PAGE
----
Continuing, we roll north on 675 and 678, a meandering and relaxed stroll up through Fort Valley and Elizabeth Furnace. The several small communities we ride through here, really just small clusters of homes here and there, are very secluded - bounded by the escarpments of the Massanutten range. Over and down the mountain to the west lies the Shenandoah Valley; down the mountain to the east, the Page Valley. The remoteness and seclusion adds character to the place.

An hour or so later brings us out on route 55, between Strasburg and Front Royal. We head west, and a few more miles brings a gas stop. It's early afternoon and a number of our riders elect here to head home. Everyone seems to have enjoyed the ride.

The rest of us continue out west along route 55, through Strasburg, Lebanon Church, Star Tannery, and on towards the West Virginia border. It was along this route that General Fremont, coming east out of the mountains and working in concert with General Shields in Front Royal, sought to trap Stonewall Jackson in a pincer movement during the 1862 Valley Campaign (they failed). Today, we retrace Fremont's line of retreat.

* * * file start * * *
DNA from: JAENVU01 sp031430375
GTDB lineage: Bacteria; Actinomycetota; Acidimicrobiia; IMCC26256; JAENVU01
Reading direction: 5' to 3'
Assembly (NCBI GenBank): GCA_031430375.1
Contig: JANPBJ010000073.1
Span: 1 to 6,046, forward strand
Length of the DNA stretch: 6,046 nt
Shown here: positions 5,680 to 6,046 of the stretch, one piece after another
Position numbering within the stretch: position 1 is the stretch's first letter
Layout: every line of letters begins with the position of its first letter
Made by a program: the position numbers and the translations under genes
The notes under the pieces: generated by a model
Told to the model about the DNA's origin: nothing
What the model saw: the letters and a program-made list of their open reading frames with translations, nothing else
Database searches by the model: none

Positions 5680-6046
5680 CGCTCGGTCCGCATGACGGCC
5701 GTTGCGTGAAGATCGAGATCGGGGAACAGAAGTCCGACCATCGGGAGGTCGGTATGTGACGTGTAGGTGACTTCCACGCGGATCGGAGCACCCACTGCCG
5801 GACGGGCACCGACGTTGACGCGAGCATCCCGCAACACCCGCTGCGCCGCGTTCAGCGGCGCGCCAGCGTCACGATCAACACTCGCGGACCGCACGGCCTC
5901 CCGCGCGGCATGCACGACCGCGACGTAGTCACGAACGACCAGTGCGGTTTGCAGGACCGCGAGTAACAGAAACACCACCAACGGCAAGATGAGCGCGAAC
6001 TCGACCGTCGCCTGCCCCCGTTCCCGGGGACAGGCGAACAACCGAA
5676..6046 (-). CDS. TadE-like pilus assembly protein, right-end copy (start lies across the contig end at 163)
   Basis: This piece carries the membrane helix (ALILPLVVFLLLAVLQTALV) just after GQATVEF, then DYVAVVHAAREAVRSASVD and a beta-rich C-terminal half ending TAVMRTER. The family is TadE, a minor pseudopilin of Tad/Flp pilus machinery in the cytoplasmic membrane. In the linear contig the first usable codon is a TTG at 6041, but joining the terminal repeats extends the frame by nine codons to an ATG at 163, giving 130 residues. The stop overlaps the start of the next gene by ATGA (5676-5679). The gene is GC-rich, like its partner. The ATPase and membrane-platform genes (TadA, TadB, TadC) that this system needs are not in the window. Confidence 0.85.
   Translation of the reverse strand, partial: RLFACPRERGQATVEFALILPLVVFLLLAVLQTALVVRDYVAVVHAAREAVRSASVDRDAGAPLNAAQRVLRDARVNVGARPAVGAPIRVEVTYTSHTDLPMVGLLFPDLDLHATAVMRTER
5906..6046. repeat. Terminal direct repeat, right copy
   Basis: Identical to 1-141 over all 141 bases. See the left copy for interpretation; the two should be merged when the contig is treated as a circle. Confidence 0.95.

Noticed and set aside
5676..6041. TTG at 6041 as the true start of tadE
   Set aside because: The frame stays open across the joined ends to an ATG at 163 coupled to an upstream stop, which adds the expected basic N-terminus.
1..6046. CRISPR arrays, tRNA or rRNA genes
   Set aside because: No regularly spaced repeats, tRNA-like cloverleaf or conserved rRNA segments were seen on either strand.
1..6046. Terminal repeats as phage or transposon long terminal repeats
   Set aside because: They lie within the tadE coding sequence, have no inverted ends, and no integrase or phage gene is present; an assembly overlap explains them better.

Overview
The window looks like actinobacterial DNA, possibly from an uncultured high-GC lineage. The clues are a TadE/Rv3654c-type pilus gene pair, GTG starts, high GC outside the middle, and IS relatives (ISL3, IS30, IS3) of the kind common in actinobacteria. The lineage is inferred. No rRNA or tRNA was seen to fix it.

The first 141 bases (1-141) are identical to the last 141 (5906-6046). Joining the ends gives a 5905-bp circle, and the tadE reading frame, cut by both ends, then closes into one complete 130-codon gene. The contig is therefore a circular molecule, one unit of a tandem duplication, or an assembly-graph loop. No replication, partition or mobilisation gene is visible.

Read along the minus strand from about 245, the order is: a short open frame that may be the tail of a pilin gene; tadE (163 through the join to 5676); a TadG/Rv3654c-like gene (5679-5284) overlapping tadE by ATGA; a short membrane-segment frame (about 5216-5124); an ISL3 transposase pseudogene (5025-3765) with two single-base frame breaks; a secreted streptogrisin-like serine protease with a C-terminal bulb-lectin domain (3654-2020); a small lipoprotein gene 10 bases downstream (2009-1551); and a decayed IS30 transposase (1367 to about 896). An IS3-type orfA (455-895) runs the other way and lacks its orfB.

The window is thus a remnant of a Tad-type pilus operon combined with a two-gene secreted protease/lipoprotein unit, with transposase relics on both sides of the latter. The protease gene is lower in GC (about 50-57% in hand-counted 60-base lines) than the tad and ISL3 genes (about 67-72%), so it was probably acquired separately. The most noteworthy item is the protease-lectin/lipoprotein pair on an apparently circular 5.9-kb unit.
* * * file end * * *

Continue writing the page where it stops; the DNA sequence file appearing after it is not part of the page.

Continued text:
Approaching West Virginia, and entering the mountain range defining that border, I bump the pace once again, turning the soft turns here into something a bit more hard-edged. Our group strings out as everyone finds their own pace. Down the mountain, now in West Virginia, we regroup and continue on into Wardensville. There, we stop at the Kacapon restaurant for lunch. The proprietor, having seen us pull in, has already pulled several tables together for us as we head through the door. The staff is thoroughly pleasant. And the owner, a pin collector himself, buys both Blue Ridge Beemer and Oilhead pins from Steve. And as if that wasn't enough, the food is delicious, as well.

Finishing lunch, our group splits up. Several members head north on 259 - which will bring them out west of Winchester. The rest head south on 259, albeit via a little detour west, then back to town, then west again. That was to warm the tires, guys!


Thanks to everyone who participated in the November ride. This was my first attempt at putting together and leading a ride. I hope everyone enjoyed it as much as I did.


© 1994 Jeff Hughes